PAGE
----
This is likely the start of a multi-week corrective episode. I had been tactically cautious in these pages for the last few weeks, and I had warned about numerous cases of excessive bullishness and negative technical divergences. Most recently, Mark Hulbert observed that his Hulbert Newsletter Stock Sentiment Index was in overly exuberant territory, and the market was ripe for a pullback. Under such circumstances, stock prices are unlikely to turn up again without a sentiment reset.
 

Powell’s dilemma (and why it matters)

Callum Thomas also pointed out that the AUM of leveraged long equity ETFs are at an extreme level compared to leveraged short ETFs. The combination of extreme sentiment and sudden stock market air pocket argues for a sentiment recycle.
 

Powell’s dilemma (and why it matters)

Similarly, I am waiting for the Fear and Greed Index to fall under 20, where the market had bottomed out in the past.
 

Powell’s dilemma (and why it matters)

In the short run, momentum has become excessively oversold that a relief rally can happen at any time.
 

Powell’s dilemma (and why it matters)

The equity-only put/call ratio spike Friday to levels last seen at the February and December 2018 bottoms. While daily put/call ratios are not precise timing tools, it is a sign that panic was in the air.
 

Powell’s dilemma (and why it matters)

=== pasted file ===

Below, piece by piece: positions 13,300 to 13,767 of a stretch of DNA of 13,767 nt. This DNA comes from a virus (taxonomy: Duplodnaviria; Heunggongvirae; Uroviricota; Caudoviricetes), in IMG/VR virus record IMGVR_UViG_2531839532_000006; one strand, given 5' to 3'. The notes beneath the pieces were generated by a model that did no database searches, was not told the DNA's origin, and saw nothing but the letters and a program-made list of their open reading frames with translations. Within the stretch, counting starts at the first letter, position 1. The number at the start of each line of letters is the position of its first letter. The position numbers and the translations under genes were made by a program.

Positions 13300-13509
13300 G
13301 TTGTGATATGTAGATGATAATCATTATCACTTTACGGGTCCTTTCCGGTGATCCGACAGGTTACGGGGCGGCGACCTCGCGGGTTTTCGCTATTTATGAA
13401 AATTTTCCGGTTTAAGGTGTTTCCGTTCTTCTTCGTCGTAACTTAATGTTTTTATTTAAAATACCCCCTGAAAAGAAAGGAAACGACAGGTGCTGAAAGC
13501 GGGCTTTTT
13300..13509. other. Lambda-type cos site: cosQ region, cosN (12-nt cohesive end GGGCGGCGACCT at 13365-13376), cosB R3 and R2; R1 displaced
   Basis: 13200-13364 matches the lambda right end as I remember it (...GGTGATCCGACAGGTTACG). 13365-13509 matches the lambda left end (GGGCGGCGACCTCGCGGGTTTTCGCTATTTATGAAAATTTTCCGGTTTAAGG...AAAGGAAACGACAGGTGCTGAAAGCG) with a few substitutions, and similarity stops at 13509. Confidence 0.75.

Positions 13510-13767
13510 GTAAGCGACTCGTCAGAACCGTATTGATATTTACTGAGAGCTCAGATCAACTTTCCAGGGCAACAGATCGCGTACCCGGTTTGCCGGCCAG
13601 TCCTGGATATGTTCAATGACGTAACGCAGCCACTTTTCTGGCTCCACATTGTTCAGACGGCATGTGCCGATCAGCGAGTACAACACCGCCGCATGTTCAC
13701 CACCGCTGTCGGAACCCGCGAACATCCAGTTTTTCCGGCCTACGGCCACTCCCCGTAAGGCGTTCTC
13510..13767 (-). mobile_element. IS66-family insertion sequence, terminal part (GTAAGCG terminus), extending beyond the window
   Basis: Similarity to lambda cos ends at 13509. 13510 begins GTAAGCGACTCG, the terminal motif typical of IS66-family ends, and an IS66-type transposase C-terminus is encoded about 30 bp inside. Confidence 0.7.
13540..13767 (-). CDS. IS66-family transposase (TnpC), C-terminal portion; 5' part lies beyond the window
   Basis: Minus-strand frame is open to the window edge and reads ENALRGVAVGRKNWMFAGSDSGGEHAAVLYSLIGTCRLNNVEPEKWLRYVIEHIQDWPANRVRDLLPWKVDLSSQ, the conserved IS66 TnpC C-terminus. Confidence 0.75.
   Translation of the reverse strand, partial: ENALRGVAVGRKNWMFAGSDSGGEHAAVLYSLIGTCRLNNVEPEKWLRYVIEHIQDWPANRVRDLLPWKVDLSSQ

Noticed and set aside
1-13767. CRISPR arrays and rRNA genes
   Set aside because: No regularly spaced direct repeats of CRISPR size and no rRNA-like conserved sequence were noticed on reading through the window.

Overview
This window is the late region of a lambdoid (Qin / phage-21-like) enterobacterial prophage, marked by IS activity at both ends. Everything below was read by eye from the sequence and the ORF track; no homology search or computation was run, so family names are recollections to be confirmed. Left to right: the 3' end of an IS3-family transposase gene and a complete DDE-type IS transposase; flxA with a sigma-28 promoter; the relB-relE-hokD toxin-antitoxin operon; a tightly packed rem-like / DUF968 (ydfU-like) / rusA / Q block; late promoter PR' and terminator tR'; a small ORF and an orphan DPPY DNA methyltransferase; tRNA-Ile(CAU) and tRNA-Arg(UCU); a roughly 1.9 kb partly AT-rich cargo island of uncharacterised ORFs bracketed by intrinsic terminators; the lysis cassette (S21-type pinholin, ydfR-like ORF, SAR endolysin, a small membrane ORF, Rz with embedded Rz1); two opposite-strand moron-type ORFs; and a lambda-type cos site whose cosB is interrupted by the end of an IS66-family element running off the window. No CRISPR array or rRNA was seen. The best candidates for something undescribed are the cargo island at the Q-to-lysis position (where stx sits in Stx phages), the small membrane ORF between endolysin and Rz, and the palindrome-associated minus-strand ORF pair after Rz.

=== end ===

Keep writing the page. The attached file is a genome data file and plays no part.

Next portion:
In short, last week`s downdraft has caused sufficient technical damage that it is difficult to see how the bulls can quickly regain control of the tape. That said, the market structure is setting up for a bounce, followed by further declines, which is likely going to see further lows of unknown magnitude, and in an unknown time frame.

My inner investor remains neutrally positioned. The current episode of weakness is probably just a blip and represents a typical market pullback. If investors cannot stomach this kind of minor volatility, then they should not be taking equity risk in their portfolios.

My inner trader is short. Should stock prices weaken further early next week, he is prepared to take partial profits in his short positions. On the other hand, if the market were to stage a relief rally, he stands ready to add to his bearish positions.

Disclosure: Long SPXU

About Cam Hui
Cam Hui
Cam Hui has been professionally involved in the financial markets since 1985 in a variety of roles, both as an equity portfolio manager and as a sell-side analyst. He graduated with a degree in Computer Science from the University of British Columbia in 1980 and obtained his CFA Charter in 1989. He is left & right brained modeler of quantitative investment systems. Blogs at Humble Student of the Markets.